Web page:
“His name is going to be remembered into eternity,” said Gordon, now a 72-year-old retired Chicago Public Schools teacher living in Robbins. “The place where he lived should be known for the history it holds.”
While previous efforts to landmark the building—most recently in 2017—have fizzled, Gordon said “the time is right now.” That’s not only because of an elevated awareness of the long-term effects of racism in Chicago’s Black neighborhoods in the current climate, but also because the property has changed hands twice in the past four years.
The second time, in 2019, it sold for $107,000, 39 percent below what it went for in 2016. That suggests to observers that “there might be problems we don’t know about in that building that could lead to demolition,” said Ward Miller, executive director of Preservation Chicago.
Hoping to head off that fate, Miller’s group is writing up a landmarking proposal he said will be submitted next week to Maurice Cox, the city’s commissioner of Planning & Development, who they hope will in turn submit it to the Chicago Commission on Landmarks.
Blake McCreight, a principal of real estate investment firm Express Property Solutions, which bought the building in September 2019 through a limited-liability company, declined to comment for this story.
“Of course that building should be a landmark,” said Ald. Jeanette Taylor, whose 20th Ward includes the Till building in West Woodlawn. Taylor said she’s prepared to write a letter urging the landmarks commission to accept the proposal, but she wants to confer with Till family members first.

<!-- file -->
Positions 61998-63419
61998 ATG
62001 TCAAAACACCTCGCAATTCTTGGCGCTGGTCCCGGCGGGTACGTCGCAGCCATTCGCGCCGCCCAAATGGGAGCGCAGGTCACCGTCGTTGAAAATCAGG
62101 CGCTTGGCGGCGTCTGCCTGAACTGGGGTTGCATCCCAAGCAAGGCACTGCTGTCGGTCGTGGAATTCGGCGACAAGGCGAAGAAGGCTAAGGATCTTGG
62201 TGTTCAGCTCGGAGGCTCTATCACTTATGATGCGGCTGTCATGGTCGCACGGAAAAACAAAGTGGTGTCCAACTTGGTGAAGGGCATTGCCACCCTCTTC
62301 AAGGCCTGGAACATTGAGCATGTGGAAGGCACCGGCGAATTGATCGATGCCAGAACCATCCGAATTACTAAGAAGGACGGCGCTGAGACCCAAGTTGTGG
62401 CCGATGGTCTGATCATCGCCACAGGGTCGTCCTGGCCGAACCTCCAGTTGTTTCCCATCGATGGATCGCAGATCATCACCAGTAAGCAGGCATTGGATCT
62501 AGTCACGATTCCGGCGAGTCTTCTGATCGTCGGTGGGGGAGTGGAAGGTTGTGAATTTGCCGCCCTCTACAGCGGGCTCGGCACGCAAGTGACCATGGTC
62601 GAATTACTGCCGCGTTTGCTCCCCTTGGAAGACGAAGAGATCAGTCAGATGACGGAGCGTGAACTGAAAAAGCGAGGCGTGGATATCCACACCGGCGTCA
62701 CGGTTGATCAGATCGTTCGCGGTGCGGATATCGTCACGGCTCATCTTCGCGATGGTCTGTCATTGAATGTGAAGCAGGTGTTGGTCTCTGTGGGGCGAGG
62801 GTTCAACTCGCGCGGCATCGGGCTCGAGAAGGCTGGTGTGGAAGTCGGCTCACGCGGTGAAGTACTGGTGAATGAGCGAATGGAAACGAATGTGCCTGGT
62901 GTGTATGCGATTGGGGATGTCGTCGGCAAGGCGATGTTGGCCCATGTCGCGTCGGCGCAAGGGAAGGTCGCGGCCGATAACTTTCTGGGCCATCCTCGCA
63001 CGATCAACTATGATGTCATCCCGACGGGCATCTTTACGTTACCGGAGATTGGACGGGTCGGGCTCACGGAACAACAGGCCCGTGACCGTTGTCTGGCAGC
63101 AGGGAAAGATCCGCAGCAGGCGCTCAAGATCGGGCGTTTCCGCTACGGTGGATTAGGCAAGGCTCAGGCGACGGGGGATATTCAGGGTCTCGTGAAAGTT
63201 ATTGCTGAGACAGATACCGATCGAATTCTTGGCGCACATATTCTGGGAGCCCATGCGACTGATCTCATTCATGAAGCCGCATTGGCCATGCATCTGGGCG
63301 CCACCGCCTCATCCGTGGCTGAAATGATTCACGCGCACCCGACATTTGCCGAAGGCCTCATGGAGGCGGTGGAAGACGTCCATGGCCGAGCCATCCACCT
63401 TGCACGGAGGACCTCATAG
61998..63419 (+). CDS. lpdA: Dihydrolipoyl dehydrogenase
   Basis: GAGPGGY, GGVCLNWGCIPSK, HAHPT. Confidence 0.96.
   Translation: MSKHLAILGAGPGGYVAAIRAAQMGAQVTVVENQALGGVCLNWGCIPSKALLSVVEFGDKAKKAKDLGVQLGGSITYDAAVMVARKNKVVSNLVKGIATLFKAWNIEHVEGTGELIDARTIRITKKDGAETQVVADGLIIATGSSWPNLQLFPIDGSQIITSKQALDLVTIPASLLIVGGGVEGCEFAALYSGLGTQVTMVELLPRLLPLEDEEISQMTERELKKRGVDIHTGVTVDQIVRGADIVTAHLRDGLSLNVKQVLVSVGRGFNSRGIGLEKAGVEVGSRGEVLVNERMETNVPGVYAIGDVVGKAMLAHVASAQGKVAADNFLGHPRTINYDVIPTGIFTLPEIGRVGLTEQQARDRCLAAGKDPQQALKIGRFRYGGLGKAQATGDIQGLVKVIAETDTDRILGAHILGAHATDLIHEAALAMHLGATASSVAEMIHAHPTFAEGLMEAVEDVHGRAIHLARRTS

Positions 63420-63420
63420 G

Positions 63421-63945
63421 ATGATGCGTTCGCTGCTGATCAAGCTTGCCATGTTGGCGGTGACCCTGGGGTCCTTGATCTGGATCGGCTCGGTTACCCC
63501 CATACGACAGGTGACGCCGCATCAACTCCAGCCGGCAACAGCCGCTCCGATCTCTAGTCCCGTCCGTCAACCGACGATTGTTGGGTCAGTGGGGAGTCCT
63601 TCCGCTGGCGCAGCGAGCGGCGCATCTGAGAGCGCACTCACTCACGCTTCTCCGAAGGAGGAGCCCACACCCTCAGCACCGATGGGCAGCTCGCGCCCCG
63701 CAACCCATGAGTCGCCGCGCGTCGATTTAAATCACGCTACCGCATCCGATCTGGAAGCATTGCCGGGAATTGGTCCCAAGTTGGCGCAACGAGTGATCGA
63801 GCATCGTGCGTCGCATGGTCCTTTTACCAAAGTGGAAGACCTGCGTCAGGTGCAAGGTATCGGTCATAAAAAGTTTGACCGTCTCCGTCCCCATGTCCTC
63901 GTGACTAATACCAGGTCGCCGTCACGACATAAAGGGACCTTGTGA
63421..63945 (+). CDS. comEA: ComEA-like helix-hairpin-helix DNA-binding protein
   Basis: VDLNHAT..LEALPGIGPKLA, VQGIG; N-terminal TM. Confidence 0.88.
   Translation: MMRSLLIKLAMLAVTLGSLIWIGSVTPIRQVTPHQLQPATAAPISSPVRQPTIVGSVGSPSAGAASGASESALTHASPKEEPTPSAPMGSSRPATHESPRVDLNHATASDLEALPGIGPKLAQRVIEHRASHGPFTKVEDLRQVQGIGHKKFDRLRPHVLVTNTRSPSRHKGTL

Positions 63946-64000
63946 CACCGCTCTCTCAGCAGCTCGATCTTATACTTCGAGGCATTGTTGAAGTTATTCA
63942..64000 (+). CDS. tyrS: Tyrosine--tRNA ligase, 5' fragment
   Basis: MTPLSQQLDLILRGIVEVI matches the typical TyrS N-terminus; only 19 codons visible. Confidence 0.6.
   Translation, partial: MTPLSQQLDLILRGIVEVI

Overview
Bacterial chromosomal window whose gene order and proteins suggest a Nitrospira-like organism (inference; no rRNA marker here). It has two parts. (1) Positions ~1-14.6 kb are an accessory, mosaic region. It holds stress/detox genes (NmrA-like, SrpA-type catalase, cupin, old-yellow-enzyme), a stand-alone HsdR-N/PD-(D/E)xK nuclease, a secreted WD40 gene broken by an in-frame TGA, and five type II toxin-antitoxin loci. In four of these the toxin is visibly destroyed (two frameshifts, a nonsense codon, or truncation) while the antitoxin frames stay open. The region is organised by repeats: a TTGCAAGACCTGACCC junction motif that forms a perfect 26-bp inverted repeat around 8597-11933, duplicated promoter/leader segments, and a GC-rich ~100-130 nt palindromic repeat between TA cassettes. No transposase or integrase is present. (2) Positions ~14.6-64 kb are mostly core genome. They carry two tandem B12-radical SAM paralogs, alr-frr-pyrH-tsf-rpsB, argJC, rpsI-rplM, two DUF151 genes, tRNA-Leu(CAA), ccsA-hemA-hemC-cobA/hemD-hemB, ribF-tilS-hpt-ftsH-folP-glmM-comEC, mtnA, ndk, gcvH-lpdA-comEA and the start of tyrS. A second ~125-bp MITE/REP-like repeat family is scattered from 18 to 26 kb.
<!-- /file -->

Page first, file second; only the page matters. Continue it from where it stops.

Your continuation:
“We want to make sure the memory of Emmett Till living in that home is preserved and honored,” Taylor said, “But I don’t know what his family’s wishes are, and I don’t want to disrespect them.”
Taylor said she has tried to discuss the building’s status with McCreight and his partner in the firm, his wife, Wendy McCreight, but they haven’t responded to her.
Conferring landmark status on the building would prevent an owner from demolishing it or making substantial changes to the exterior. It would not prevent changes to the interior, which Miller said retains little if any of what was there when Emmett Till lived there in 1955.
It doesn’t appear landmarking could be accomplished by Aug. 28, the anniversary of the day white men killed Till, who was Black, because of a white woman’s false claim that he had touched her sexually and whistled at her. Perhaps it could happen in September, in honor of Till’s funeral in Chicago. There, Till’s mother, Mamie Till (later Mamie Till-Mobley), insisted on an open casket to expose the gruesome disfiguring effect the brutal killing had on her son’s face.
Chicago-based Jet magazine published photos of Emmett Till’s battered face, effectively galvanizing the civil rights movement. A hundred days after Till’s murder, Rosa Parks had him on her mind when she refused to give up her seat on a Montgomery, Ala., bus to a white person. This year, on the day of the funeral of civil rights hero and U.S. Rep. John Lewis, the New York Times published Lewis’ final essay, in which he wrote that “Emmett Till was my George Floyd,” an impetus for him to join the movement.
In the summer of 1955, three generations of Emmett Till’s extended family were living in the two-unit building on St. Lawrence. A third unit was later added in the basement, and Till’s cousin Gordon and her parents moved from Mamie Till’s second-floor unit into the basement.
Like Emmett Till, Gordon attended McCosh Elementary School, three blocks away on South Champlain Avenue. The school and a stretch of 71st Street have been renamed for Emmett Till, and a park is named for Mamie Till-Mobley. Now, Gordon said, the city “should recognize the place where he lived before his life was taken from him.”
via Crain’s Chicago Business
August 20, 2020 at 06:49AM